BURKINA FASO: Victor Démé - Victor Démé
Marixist policy often suppresses creative freedom, Démé's distinguished self-titled album proves itself as the exception to this rule
Over the weekend Burkina Faso has entered into the global consciousness under rather tragic consequences, when the country suffered their worst attack of militant violence in many years, as over 160 people have been confirmed as killed in the village of Solhan. Despite increased insecurity in the Sahelian country, politically the country has remained relatively stable for decades. Though a controversial figure, some might argue this is partially due to the legacy of their first President Thomas Sankara whose time in charge embodies the values that many Burkinabés agree on, even years after his assassination. The consequences of Sankara’s legacy are vast and most certainly extend to the world of music. One could even make the case that this hauntingly beautiful album by Victor Démé would never have happened were it not for the man dubbed “Africa’s Che Guevara”.
“The album on its own terms is an immense and complete piece of music that translates deep emotion whilst also astounding its audience due to Démé’s sheer talent...”
Throughout this project we have featured numerous artists who have had a go at politics after they have made their name as a successful musician. For example, the likes of Susana Baca in Peru, Sabri Fejzullahu in Kosovo and Youssou N’Dour in Senegal all had political careers after their rise to fame in their respective homelands through music. However, very few countries’ leaders have had genuine love affairs with music as a passion, or even a job, without being launched into national stardom for their music first. Though one might reference former British Prime Minister Ted Heath or former Croatian President Ivo Josipovic’s involvement in the classical music world before taking highest office in both nations, there is arguably not a country on earth that has had leaders with as strong a connection to music as Burkina Faso’s.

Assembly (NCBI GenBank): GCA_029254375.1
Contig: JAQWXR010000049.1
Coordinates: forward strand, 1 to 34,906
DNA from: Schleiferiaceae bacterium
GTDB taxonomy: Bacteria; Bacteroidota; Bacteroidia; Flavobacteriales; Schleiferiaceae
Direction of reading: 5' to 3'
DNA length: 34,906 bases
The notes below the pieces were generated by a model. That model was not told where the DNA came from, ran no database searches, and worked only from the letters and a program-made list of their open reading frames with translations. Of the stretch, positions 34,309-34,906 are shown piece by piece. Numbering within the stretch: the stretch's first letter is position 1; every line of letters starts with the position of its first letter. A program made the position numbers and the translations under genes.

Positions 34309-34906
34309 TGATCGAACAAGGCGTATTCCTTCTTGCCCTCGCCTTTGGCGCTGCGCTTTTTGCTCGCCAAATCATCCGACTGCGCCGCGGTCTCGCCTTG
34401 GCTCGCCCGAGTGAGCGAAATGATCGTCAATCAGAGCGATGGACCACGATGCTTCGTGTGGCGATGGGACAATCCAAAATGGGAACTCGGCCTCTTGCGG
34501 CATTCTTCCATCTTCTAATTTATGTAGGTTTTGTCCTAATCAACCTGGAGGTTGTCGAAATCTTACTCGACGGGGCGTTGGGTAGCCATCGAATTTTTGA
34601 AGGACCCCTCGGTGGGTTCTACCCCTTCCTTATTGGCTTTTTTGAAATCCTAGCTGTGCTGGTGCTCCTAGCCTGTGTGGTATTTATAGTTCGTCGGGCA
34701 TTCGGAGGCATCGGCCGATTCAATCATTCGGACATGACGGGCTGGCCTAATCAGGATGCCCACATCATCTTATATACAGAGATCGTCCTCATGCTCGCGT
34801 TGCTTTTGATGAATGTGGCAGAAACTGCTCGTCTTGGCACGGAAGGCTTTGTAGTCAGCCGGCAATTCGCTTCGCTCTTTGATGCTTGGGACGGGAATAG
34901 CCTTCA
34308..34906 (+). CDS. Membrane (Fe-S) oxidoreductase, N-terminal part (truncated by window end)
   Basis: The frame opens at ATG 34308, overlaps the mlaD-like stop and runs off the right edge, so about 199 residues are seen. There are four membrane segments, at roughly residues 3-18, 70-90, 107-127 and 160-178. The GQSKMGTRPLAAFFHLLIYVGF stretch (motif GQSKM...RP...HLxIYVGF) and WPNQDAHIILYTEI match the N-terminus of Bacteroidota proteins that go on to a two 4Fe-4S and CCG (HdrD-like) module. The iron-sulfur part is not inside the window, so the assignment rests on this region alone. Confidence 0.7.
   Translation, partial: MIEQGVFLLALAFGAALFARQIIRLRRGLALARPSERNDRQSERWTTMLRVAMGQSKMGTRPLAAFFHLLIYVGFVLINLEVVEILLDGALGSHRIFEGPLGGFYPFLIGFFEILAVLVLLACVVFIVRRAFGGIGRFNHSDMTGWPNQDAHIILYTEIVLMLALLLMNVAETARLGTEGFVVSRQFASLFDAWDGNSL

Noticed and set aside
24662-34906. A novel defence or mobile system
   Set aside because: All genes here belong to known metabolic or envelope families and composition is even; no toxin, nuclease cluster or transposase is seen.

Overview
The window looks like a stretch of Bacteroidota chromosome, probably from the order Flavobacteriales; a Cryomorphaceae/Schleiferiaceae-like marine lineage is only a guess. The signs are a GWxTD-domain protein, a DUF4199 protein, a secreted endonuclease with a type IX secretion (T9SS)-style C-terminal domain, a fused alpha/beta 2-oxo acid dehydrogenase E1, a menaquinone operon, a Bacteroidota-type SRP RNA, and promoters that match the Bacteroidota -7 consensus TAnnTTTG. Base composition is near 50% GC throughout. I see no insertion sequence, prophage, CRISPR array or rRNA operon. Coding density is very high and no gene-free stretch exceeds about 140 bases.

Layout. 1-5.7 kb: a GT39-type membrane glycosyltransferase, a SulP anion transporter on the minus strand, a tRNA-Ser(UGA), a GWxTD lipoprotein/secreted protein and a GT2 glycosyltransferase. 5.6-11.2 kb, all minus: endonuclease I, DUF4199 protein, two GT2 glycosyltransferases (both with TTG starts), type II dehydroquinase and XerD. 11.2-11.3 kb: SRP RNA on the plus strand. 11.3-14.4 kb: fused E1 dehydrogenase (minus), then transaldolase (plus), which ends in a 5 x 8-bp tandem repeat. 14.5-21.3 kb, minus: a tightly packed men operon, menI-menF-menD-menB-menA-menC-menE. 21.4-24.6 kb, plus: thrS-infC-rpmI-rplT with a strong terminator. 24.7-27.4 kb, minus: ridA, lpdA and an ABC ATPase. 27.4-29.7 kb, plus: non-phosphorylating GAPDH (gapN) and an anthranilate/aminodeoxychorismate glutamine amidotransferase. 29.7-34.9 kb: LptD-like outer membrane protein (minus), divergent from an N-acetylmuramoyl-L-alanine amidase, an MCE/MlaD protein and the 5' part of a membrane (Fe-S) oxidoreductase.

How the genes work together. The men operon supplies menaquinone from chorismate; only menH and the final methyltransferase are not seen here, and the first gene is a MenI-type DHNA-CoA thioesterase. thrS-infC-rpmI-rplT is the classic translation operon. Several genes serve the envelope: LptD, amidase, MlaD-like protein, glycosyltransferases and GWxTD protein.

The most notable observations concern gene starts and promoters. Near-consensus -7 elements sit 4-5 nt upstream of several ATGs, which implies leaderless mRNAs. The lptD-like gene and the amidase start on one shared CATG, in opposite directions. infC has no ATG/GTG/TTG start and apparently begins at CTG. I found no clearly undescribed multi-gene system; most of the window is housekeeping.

In the 1970s, when Upper Volta was under French colonialist rule, the nations’ first two presidents, Sankara and Blaise Compaoré were part of Tout-à-Coup Jazz. Sankara, a skilled guitarist, had a genuine passion for music and once he took office as President changed the landscape for many domestic musicians. Despite the spread of Marxist philosophy across the region, which for good or for bad often interfered with the musical landscape in many West African nations in the post-colonial era such as Benin, Guinea, and Cape Verde, Sankara recognised the importance of making his homeland a burgeoning hub for music where quality artists could develop. Sankara was the only African leader to have embraced the legend of music, politics, and life itself, Fela Kuti, who after Sankara's assassination by former Tout-à-Coup Jazz and fellow guerrilla militant Compaoré, wrote a song in Sankara’s honour.
Whilst Sankara was by no means a perfect President, by the end of his life demonstrating autocratic tendencies in banning the free press and banning trade unions, he is remembered best for his work on gender equality, social policy and environmentalism. Yet, listening to Victor Démé’s self-titled record, one cannot help but feel that his impact on the world of music is something that has gone under the radar. Were it not for Sankara’s shift in policy, allowing Burkina Faso to finally start to forge its own proud national identity in which prospering its music culture was encouraged, it is unlikely that Démé ever would have returned to his homeland to try to make it as a musician. Four years before Démé’s return to Burkina Faso from the Ivory Coast where he sought refuge as a teenager, Sankara said the following at the United Nations: “I speak on behalf of artists… poets, painters, sculptors, musicians and actors… who see their art prostituted by the alchemy of slow-business tricks”. Often we have seen those with a communist agenda wish to homogenise culture and censor self-expression, but Sankara’s intentions were clearly different.